Beyoncé Will Change ‘Heated’ Lyrics After ‘Ableist Slur’ Criticism – The New York Times

Advertisement
Supported by
The pop star’s decision to replace two words in her song “Heated” follows Lizzo’s removal of the same term, which has been used as a slur against disabled people, from her track “Grrrls.”
Send any friend a story
As a subscriber, you have 10 gift articles to give each month. Anyone can read what you share.

Days after the release of her latest album, “Renaissance,” Beyoncé will modify the lyrics of one of its songs, a representative for the singer said on Monday, in response to an outcry from disability rights advocates who say the pop star should not have used a word that has historically been employed as a derogatory slur.
In “Heated,” a dancehall-inspired track, the singer uses the words “spaz” and “spazzin’” in an energetically recited portion of the song that’s a callback to the freestyles at some ballroom events. Activists condemned the use of the word in social media posts, pointing out that another pop star, Lizzo, had removed the same lyric from a song following similar backlash in June.
“The word, not used intentionally in a harmful way, will be replaced,” a spokeswoman for Beyoncé said in an email.
The word at issue is based on spastic diplegia, a form of cerebral palsy that causes motor impairments in the legs or arms. In June, Hannah Diviney, a writer and disability advocate from Australia, tweeted about Lizzo’s use of the word, noting that to a person with cerebral palsy like her, spasticity referred to an “unending painful tightness” in her legs, and urged the singer to “do better.” In response to the criticism from fans and activists, Lizzo changed her song, “Grrrls,” and wrote in a statement that “this is the result of me listening and taking action.”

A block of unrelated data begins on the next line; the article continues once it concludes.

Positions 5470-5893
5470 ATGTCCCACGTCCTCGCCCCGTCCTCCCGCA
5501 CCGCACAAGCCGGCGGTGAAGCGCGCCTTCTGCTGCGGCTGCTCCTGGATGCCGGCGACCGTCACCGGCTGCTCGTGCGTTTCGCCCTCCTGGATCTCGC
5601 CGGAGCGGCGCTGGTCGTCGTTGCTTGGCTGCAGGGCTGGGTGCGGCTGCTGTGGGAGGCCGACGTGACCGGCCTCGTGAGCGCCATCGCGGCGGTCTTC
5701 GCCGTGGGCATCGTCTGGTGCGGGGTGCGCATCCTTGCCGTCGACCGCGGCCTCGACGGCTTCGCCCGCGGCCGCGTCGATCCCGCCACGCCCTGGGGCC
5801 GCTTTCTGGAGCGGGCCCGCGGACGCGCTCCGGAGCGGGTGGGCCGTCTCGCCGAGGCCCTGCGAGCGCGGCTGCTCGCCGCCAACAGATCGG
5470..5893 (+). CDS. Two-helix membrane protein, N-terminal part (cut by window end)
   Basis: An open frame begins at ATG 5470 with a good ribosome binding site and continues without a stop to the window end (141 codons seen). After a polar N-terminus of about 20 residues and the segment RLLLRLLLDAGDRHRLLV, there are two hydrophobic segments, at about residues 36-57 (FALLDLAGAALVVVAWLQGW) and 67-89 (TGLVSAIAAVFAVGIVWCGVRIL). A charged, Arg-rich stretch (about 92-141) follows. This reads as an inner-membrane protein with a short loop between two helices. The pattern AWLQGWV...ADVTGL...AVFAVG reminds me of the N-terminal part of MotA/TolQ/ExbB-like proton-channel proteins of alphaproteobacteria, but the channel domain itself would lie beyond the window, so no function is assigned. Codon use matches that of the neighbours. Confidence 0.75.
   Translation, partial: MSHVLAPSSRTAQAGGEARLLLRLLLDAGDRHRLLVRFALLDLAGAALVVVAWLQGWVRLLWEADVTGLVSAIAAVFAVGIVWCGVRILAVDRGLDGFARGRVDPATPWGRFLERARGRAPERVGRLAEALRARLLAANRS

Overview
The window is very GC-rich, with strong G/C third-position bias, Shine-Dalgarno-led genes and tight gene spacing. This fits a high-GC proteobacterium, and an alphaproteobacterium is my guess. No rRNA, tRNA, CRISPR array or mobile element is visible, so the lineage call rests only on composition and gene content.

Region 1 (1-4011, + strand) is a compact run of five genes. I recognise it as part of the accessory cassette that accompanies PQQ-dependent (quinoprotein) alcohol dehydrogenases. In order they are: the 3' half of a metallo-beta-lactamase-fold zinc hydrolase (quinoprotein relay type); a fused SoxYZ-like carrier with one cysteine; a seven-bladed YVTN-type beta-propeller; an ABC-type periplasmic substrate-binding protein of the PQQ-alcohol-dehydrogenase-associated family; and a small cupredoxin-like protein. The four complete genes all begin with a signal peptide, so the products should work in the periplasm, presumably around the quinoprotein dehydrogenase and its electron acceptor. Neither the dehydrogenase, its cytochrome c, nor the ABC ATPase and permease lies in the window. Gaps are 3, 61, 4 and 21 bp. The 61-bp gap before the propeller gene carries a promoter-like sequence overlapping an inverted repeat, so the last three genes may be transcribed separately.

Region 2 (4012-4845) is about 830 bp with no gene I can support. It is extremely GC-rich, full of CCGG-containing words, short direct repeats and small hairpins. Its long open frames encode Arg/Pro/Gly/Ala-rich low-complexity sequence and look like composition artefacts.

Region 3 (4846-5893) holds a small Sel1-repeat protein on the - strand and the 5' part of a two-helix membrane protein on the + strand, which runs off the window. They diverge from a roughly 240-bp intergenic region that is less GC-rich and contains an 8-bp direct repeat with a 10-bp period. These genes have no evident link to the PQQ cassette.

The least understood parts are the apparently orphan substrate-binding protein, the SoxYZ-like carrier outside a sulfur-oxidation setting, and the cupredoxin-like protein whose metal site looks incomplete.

Diviney wrote in an op-ed, published in The Guardian on Monday, that her “heart sank” when she learned that Beyoncé’s new album had used the same word.
“I thought we’d changed the music industry and started a global conversation about why ableist language — intentional or not — has no place in music,” Diviney wrote. “But I guess I was wrong, because now Beyoncé has gone and done exactly the same thing.”
Disability right advocates have noted that the word has been more commonly used as a derogatory term in the United Kingdom compared to the United States. Scope, a group in Britain that campaigns for equality for people with disabilities, tweeted, “Disabled people’s experiences are not fodder for song lyrics,” and urged Beyoncé to follow Lizzo’s example.
Advertisement

source

More To Explore

Education Template